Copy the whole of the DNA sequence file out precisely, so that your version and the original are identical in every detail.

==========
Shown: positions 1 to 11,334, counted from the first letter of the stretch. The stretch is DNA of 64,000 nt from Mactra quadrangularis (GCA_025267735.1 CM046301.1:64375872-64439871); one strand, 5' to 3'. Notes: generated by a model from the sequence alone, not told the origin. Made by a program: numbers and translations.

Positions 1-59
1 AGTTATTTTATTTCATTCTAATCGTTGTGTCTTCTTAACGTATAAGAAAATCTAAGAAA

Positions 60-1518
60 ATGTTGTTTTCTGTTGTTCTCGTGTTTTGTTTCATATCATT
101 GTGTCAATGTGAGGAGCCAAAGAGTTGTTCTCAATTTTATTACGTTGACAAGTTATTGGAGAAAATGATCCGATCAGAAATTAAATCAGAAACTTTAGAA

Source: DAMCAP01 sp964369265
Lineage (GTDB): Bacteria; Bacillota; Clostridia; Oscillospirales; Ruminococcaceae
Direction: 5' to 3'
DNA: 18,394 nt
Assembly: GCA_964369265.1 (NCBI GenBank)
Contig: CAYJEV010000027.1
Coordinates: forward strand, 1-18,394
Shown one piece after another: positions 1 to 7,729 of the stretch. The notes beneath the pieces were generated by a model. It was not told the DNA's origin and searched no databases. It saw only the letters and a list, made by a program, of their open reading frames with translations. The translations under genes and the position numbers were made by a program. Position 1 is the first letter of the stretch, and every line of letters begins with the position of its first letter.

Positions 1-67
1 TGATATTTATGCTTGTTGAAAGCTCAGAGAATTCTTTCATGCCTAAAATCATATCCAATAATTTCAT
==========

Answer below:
Shown: positions 1 to 11,334, counted from the first letter of the stretch. The stretch is DNA of 64,000 nt from Mactra quadrangularis (GCA_025267735.1 CM046301.1:64375872-64439871); one strand, 5' to 3'. Notes: generated by a model from the sequence alone, not told the origin. Made by a program: numbers and translations.

Positions 1-59
1 AGTTATTTTATTTCATTCTAATCGTTGTGTCTTCTTAACGTATAAGAAAATCTAAGAAA

Positions 60-1518
60 ATGTTGTTTTCTGTTGTTCTCGTGTTTTGTTTCATATCATT
101 GTGTCAATGTGAGGAGCCAAAGAGTTGTTCTCAATTTTATTACGTTGACAAGTTATTGGAGAAAATGATCCGATCAGAAATTAAATCAGAAACTTTAGAA

Source: DAMCAP01 sp964369265
Lineage (GTDB): Bacteria; Bacillota; Clostridia; Oscillospirales; Ruminococcaceae
Direction: 5' to 3'
DNA: 18,394 nt
Assembly: GCA_964369265.1 (NCBI GenBank)
Contig: CAYJEV010000027.1
Coordinates: forward strand, 1-18,394
Shown one piece after another: positions 1 to 7,729 of the stretch. The notes beneath the pieces were generated by a model. It was not told the DNA's origin and searched no databases. It saw only the letters and a list, made by a program, of their open reading frames with translations. The translations under genes and the position numbers were made by a program. Position 1 is the first letter of the stretch, and every line of letters begins with the position of its first letter.

Positions 1-67
1 TGATATTTATGCTTGTTGAAAGCTCAGAGAATTCTTTCATGCCTAAAATCATATCCAATAATTTCAT